To which the only response is, er, no it hasn’t. In fact, there’s a strong case to argue that Ofcom has BT exactly where BT wants to be.
What’s happening is that Openreach, which owns Britain's broadband and fixed-line telecoms network, will now be legally separated from BT.
But it and its assets will continue to be owned by BT, albeit run at arm’s length, whatever that means in practice.
Openreach will be able to spend its own budget as it chooses, but that budget will be controlled and allocated by BT.
BT can also veto the appointment of executives heading up Openreach. Patterson told CityAM newspaper that being able to hire and fire the Openreach board was a red line for BT.
All of that falls pretty far short of a BT that’s been beaten back by Ofcom.
Investors were happy. The share price rose, presumably a result of the perception that this ‘bugger’s muddle’ of a regulatory fudge means that BT is off the hook. A full-scale break-up of the toxic symbiosis between the telco and Openreach would have been complicated and highly-disruptive, the propaganda party-line pimped by BT.
It would also ultimately have been in the best interests of the UK’s digital economy and the future of broadband rollout, but hey, what does that matter?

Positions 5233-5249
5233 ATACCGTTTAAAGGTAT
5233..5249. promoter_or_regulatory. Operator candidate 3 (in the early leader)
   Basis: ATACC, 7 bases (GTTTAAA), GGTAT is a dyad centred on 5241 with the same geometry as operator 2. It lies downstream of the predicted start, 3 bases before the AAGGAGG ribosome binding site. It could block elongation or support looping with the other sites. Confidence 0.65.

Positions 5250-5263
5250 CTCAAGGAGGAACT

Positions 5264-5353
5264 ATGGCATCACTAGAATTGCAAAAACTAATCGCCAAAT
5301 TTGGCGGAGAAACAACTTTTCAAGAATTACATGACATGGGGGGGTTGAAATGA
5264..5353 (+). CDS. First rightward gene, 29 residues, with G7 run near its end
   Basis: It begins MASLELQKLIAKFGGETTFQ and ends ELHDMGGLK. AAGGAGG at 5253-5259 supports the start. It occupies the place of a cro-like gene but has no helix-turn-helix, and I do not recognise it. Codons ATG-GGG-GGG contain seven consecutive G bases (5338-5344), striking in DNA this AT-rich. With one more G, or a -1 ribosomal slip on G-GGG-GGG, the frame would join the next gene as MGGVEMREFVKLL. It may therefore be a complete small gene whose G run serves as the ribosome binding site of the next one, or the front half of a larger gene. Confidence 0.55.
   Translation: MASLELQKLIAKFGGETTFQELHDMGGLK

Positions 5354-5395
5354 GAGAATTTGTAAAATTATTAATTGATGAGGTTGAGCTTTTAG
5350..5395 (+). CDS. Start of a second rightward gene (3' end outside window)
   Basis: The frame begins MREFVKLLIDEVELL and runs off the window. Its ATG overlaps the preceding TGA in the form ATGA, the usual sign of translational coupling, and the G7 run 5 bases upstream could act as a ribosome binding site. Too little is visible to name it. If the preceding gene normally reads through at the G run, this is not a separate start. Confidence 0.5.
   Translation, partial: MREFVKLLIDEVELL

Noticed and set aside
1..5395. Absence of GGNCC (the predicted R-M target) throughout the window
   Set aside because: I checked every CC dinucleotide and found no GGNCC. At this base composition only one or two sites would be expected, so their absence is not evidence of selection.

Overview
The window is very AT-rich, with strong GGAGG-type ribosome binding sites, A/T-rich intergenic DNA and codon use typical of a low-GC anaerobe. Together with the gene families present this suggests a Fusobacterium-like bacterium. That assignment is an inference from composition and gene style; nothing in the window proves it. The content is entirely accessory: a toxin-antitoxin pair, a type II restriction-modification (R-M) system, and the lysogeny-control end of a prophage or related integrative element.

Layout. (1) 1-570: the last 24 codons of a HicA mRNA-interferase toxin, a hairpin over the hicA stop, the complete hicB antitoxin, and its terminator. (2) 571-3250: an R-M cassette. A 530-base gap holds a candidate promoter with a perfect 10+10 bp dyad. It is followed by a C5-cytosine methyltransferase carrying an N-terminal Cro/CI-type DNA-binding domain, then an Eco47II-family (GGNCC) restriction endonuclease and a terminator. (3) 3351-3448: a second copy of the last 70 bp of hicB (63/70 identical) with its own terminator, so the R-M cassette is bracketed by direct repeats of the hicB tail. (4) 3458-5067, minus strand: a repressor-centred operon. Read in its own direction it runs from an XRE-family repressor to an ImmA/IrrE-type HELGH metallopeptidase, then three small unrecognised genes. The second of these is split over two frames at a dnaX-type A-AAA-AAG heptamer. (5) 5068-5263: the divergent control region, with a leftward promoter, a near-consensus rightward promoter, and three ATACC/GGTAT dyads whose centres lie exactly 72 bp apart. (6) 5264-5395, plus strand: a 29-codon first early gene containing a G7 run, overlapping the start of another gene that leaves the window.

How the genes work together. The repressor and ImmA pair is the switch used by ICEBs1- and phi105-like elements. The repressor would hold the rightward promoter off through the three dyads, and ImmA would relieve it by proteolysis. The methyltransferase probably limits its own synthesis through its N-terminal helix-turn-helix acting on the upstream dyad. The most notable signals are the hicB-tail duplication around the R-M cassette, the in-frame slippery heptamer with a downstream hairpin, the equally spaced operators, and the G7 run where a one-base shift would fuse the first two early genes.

What’s really happened here is that Ofcom has blinked and taken the path of least resistance. BT would have tied it up with judicial reviews if a decision to go for full break-up had been taken. BT CEO Gavin Patterson had already sneered that until the UK leaves the European Union, the company could look to Brussels to prevent the national regulator from taking action. He and his management team would undoubtedly have kicked and screamed as hard and as loud as they could to protect the status quo.
So Ofcom has gone for the ‘best of a bad lot’ option and is bigging up the crumbs that have fallen from the BT table as a major boost for UK broadband rollout. It’s nothing of the kind of course. The UK currently has 2% full-fibre coverage compared to Spain with 79%. Those are Ofcom’s own numbers.
If anyone really believes that this new ‘deal’ is going to do much to change that over the next few, critical, post-Brexit years, then I’ve got a bridge over the Hudson for sale that I’d like to talk to you about.
BT has only committed to “tweak” its planned £2.5 billion investment in upgrading Britain’s broadband network as a result of the new deal. Let that one sink in - there is ZERO new money committed to the broadband network as a result of this deal with Ofcom and no sign of any new plan to extend fibre services directly to homes around the UK.
Meanwhile BT’s other big move last week was to blow £1.2 billion on the rights to stream football to those households that are able to summon up enough bandwidth to be able to watch it!
So what will change? Well, BT will have to paint out its logo on the Openreach vans. And, er…well, that’s about it.
Still, Ofcom chief executive Sharon White boasted: